Fosas D., Nikolaidou E., Roberts M., Allen S., Walker I., Coley D.
University of Bath
December 7, 2020
In most industrialized countries, the buildings sector is the largest contributor to energy consumption and associated carbon emissions. These emissions can be reduced by a combination of energy efficiency and the use of building integrated renewables. Additionally, either singularly or as a group, buildings can provide energy network services by timing their use and production of energy. Such grid-aware or grid-responsive buildings have been termed Active Buildings. The recent UK Government investment of £36m in the Active Building Centre is a demonstration that such buildings are of considerable interest. One problem with the concept, however, is that there is no clear definition of Active Buildings, nor a building code to design or research against. Here we develop and test an initial novel code, called ABCode1. It is based on the need to encourage: (i) the minimisation of energy consumption; (ii) building-integrated generation; (iii) the provision of grid services; and (iv) the minimisation of embodied carbon. For grid services, we find that a lack of a precise, quantifiable measure, or definition, of such services means that for the time being, theoretical hours of autonomy of the building is the most reasonable proxy for these services within such a code.
The Smart Grid (SG) is a Cyber-Physical System (CPS) considered a critical infrastructure divided into cyber (software) and physical (hardware) counterparts that complement each other. It is responsible for timely power provision wrapped by Information and Communication Technologies (ICT) for handling bi-directional energy flows in electric power grids. Enacting control and performance over the massive infrastructure of the SG requires convenient analysis methods. Modelling and simulation (M&S) is a performance evaluation technique used to study virtually any system by testing designs and artificially creating 'what-if' scenarios for system reasoning and advanced analysis. M&S avoids stressing the actual physical infrastructure and systems in production by addressing the problem in a purely computational perspective. Present work compiles a non-exhaustive list of tools for M&S of interest when tackling SG capabilities. Our contribution is to delineate available options for modellers when considering power systems in combination with ICT. We also show the auxiliary tools and details of most relevant solutions pointing out major features and combinations over the years.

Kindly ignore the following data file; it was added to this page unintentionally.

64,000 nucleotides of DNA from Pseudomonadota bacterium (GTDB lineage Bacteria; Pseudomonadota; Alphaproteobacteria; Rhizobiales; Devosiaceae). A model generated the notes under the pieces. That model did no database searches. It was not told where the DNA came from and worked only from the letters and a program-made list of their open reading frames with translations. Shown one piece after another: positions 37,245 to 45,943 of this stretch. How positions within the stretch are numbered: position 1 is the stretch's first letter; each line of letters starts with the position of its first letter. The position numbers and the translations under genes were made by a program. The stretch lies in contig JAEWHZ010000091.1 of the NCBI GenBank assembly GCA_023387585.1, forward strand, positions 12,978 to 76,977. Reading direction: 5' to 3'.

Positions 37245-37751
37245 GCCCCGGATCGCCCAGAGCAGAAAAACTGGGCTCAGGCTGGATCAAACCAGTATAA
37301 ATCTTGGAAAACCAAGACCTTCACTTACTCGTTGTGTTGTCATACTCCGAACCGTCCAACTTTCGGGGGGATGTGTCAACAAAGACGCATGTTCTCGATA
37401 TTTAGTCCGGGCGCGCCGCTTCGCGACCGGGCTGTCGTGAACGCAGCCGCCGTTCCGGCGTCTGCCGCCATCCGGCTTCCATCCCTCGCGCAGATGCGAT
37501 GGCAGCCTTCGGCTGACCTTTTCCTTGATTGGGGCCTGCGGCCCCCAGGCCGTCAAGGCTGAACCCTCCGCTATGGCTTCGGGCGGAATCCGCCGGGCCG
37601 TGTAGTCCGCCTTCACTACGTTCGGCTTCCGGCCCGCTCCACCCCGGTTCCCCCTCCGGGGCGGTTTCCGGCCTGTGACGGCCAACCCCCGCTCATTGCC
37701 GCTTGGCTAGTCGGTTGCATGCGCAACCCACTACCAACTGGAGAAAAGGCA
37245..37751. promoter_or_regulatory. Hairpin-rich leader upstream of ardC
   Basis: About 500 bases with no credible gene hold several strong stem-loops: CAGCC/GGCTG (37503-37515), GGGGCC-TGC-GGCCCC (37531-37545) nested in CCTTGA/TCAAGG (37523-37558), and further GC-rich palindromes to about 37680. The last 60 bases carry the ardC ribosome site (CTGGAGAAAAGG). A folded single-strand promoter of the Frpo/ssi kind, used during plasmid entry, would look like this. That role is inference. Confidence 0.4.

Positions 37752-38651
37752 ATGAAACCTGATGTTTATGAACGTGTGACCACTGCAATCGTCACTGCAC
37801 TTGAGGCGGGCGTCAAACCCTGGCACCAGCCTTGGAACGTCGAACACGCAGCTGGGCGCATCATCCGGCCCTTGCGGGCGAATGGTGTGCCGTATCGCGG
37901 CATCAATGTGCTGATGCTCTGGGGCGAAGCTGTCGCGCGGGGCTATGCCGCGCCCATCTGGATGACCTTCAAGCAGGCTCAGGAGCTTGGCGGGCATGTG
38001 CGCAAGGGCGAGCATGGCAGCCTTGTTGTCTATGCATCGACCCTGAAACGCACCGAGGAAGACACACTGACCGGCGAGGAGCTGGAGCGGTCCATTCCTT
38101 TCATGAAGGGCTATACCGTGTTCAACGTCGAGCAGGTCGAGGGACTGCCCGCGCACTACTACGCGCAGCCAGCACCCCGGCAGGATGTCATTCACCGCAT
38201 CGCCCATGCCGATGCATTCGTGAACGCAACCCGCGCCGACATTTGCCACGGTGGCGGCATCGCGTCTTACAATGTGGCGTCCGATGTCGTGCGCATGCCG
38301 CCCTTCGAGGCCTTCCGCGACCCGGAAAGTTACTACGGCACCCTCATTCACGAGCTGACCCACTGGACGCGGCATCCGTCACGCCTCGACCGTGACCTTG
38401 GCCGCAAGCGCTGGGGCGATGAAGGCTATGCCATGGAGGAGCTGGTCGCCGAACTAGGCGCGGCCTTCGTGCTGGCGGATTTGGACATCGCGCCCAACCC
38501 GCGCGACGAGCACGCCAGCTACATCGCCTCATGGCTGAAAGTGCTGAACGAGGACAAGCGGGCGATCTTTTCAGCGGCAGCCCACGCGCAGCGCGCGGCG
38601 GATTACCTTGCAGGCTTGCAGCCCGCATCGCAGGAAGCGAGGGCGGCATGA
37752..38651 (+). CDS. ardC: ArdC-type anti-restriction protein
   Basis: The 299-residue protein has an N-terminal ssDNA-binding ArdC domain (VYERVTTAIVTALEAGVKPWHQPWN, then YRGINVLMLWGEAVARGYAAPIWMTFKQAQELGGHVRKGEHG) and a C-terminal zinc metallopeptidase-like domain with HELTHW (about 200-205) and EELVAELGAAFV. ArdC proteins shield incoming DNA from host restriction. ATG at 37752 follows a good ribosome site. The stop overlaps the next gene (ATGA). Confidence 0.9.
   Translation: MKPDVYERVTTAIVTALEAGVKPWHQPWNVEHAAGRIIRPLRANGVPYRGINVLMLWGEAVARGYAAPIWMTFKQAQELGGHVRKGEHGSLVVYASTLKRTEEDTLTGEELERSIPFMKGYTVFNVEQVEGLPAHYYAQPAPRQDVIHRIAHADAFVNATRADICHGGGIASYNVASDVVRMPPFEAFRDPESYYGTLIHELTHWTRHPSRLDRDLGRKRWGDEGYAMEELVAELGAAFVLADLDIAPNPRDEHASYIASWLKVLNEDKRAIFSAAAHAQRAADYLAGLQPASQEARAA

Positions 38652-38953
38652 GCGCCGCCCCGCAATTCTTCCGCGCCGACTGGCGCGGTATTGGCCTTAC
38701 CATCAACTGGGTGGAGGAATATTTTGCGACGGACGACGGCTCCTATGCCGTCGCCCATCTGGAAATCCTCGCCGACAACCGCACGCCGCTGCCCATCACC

Arnaboldi L., Czekster R. M., Morisset C., Metere R.
November 10, 2020
Cyber-Physical Systems (CPS) are present in many settings addressing a myriad of purposes. Examples are Internet-of-Things (IoT) or sensing software embedded in appliances or even specialised meters that measure and respond to electricity demands in smart grids. Due to their pervasive nature, they are usually chosen as recipients for larger scope cyber-security attacks. Those promote system-wide disruptions and are directed towards one key aspect such as confidentiality, integrity, availability or a combination of those characteristics. Our paper focuses on a particular and distressing attack where coordinated malware infected IoT units are maliciously employed to synchronously turn on or off high-wattage appliances, affecting the grid's primary control management. Our model could be extended to larger (smart) grids, Active Buildings as well as similar infrastructures. Our approach models Coordinated Load-Changing Attacks (CLCA) also referred as GridLock or BlackIoT, against a theoretical power grid, containing various types of power plants. It employs Continuous-Time Markov Chains where elements such as Power Plants and Botnets are modelled under normal or attack situations to evaluate the effect of CLCA in power reliant infrastructures. We showcase our modelling approach in the scenario of a power supplier (e.g. power plant) being targeted by a botnet. We demonstrate how our modelling approach can quantify the impact of a botnet attack and be abstracted for any CPS system involving power load management in a smart grid. Our results show that by prioritising the type of power-plants, the impact of the attack may change: in particular, we find the most impacting attack times and show how different strategies impact their success. We also find the best power generator to use depending on the current demand and strength of attack.